Background

On the night of April 29, 2016, an intersection crash took place on US Route 30 (US-30) at the intersection with Linwood Avenue in Valparaiso, Porter County, Indiana. The crash involved a 2014 Scion XB and a 2014 Jeep Wrangler Unlimited Sahara. There were 5 passengers in the Jeep. The Jeep was turning northbound onto Linwood Avenue from eastbound US-30 and the Scion was traveling westbound on US-30 approaching Linwood Avenue. As the driver of the Jeep was executing her left turn, the front of the Scion struck the passenger side of the Jeep causing it to roll over approximately two times before coming to rest on its left side. 4 out of the 5 passengers in the Jeep were ejected during the crash sequence.

Introtech Accident Reconstruction Services

The accident reconstruction performed by the Porter County Sheriff’s Department determined that the Scion was traveling significantly above the posted speed limit as it approached the intersection where the crash occurred. The specific issue to be resolved by Introtech was to determine the likely outcome if the Scion had not been exceeding the posted 45 mph speed limit.

James Crawford of Introtech was retained to reconstruct the accident on behalf of the company which insured the owner of the Jeep. Mr. Crawford, who is an accredited accident reconstructionist, created a scale drawing of the crash scene and vehicle. Mr. Crawford analyzed the crash data from the event recorders in both vehicles which provided ~5 seconds of pre-crash data including vehicle speeds.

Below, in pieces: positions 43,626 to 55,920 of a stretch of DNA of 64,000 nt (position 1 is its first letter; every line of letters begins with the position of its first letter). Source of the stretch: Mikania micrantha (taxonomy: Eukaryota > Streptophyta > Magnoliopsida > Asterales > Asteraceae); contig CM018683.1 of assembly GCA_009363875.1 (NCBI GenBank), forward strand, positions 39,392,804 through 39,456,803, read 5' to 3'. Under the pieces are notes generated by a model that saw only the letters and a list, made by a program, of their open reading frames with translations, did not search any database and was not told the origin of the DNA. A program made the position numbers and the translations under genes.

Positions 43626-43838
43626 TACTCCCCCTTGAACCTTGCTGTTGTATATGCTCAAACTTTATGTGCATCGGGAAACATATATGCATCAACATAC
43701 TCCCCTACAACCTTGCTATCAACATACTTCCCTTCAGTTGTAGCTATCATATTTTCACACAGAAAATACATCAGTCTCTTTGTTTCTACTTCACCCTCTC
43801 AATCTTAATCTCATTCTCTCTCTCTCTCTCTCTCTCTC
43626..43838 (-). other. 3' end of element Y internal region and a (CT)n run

Vehicle crash data is data that may be stored in the vehicle’s safety system after a crash. It is one of the most important pieces of evidence to be collected and evaluated as part of a vehicle accident investigation. The crash data is unbiased, proven, accurate and defensible. When examined along with other available physical evidence from the crash, the vehicle crash data can provide a much clearer understanding of what happened before, during and after the crash.

Analysis

Based on the data from the event recorders and on Mr. Crawford’s calculations, he created an animation of the vehicle’s movements during the crash sequence.  Next Mr. Crawford created a hypothetical animation which illustrated what would have happened if the Scion had been traveling at the posted speed limit.

Mr. Crawford’s calculations showed that if the Scion had been traveling at the posted 45 mph speed limit during the final ~5 seconds before this crash it would have taken an additional ~2 seconds to arrive in the area of impact. During that extra ~2 seconds the Jeep would have traveled an additional ~45 feet northward and would have been well out of the path of the Scion when it arrived at the intersection.

Opinion

Any reasonable and prudent driver turning left at this intersection would have expected other drivers to be driving in accordance with posted speed limits.  On the night of this crash virtually any driver who was normally alert and was paying reasonable attention to driving duties would have accepted this gap in traffic.  After stopping to check for conflicting traffic as the driver of the Jeep did in this case, normally alert drivers would almost certainly have made the same left turn as this driver did under the same circumstances.  This crash would not have occurred and there would have been no injuries for any of the Jeep’s occupants if the driver of the Scion had been traveling lawfully in accordance with the posted speed limit.